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Monday, April 9 • 11:00am - 11:15am
SYMPOSIA-05: Simulating the Effects of Flood Inundation on Forest Succession in the Upper Mississippi River Floodplain Using the LANDIS-II Modelling Platform

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AUTHORS: Nathan R. De Jager, Molly Van Appledorn, Jason J. Rohweder, Yao Yin, Timothy J. Fox – USGS Upper Midwest Environmental Sciences Center; Lyle J. Guyon, Andrew R. Meir, Robert J. Cosgriff, Benjamin J. Vandermyde – U.S. Army Corps of Engineers

ABSTRACT: Patterns of forest succession in floodplains are difficult to predict given the stochastic nature of flooding and its importance in shaping different aspects of plant community dynamics (e.g., germination, recruitment, competition, and survival). Observational and greenhouse studies have focused on developing a quantitative understanding of how different plant species perform during flooded conditions (i.e., flood tolerance). Meanwhile, increasingly sophisticated hydraulic and geospatial modelling approaches have been developed to simulate water movement across complex landscapes. However, it remains unclear how spatial and temporal variability in patterns of inundation alter long-term and broad-scale patterns of forest succession in floodplains, because there are no simulation models that link forest successional processes with inundation dynamics. We adapted the LANDIS-II forest succession model for use in floodplains by developing a flood disturbance extension to simulate the effects of annual spatial patterns of flood inundation on the survival of tree species-age-cohorts. A case study was conducted along 1335 km (95,321 ha) of the Upper Mississippi River floodplain, USA to illustrate the functionality of the extension and evaluate potential future successional trajectories in a system with a modified hydrological regime. Results suggest that the modelling approach may be broadly applicable for efforts aimed at: 1) disentangling effects of internal stand dynamics from effects of inundation, 2) Identifying locations within complex landscapes expected to be suitable for certain species and to display certain succession trajectories, 3) evaluating whether current species distributional patterns are at equilibrium with the hydrological regime of river-floodplains, and 4) simulating effects of alternative hydrological regimes on forest succession, and in the context of other disturbances.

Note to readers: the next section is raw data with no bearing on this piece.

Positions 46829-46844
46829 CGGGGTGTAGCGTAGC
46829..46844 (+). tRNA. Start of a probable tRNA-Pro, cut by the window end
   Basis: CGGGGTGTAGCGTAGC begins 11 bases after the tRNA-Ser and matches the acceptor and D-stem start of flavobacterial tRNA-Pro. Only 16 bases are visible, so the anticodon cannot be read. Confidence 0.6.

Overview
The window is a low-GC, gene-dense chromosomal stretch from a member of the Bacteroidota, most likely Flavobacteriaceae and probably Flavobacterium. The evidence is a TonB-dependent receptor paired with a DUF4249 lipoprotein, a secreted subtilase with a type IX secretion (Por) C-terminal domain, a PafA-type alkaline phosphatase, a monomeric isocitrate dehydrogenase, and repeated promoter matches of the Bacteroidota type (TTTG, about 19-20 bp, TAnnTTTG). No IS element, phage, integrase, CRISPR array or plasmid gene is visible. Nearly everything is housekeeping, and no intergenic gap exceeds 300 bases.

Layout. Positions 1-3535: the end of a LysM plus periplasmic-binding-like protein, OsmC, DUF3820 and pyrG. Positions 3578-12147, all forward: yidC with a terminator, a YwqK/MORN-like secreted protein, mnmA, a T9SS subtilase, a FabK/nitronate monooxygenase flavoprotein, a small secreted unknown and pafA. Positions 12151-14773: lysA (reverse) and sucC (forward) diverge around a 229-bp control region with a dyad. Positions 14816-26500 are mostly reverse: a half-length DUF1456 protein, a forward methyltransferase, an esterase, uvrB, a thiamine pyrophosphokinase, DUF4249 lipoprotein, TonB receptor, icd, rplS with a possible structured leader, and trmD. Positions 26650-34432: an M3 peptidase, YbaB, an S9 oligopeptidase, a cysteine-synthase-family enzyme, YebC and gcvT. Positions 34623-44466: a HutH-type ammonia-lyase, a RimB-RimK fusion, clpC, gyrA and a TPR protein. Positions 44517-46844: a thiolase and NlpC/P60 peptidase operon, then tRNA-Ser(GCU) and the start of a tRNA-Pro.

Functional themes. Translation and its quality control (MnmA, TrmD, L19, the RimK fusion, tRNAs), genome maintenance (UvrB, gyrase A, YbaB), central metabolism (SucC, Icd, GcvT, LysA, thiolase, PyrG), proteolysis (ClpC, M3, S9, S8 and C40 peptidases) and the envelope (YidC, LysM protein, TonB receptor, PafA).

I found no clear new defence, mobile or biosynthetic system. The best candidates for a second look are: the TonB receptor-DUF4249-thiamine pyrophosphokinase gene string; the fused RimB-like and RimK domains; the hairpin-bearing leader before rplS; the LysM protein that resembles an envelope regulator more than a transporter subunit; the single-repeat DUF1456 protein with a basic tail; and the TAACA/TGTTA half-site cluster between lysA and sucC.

Monday April 9, 2018 11:00am - 11:15am CDT
Water Tower Parlor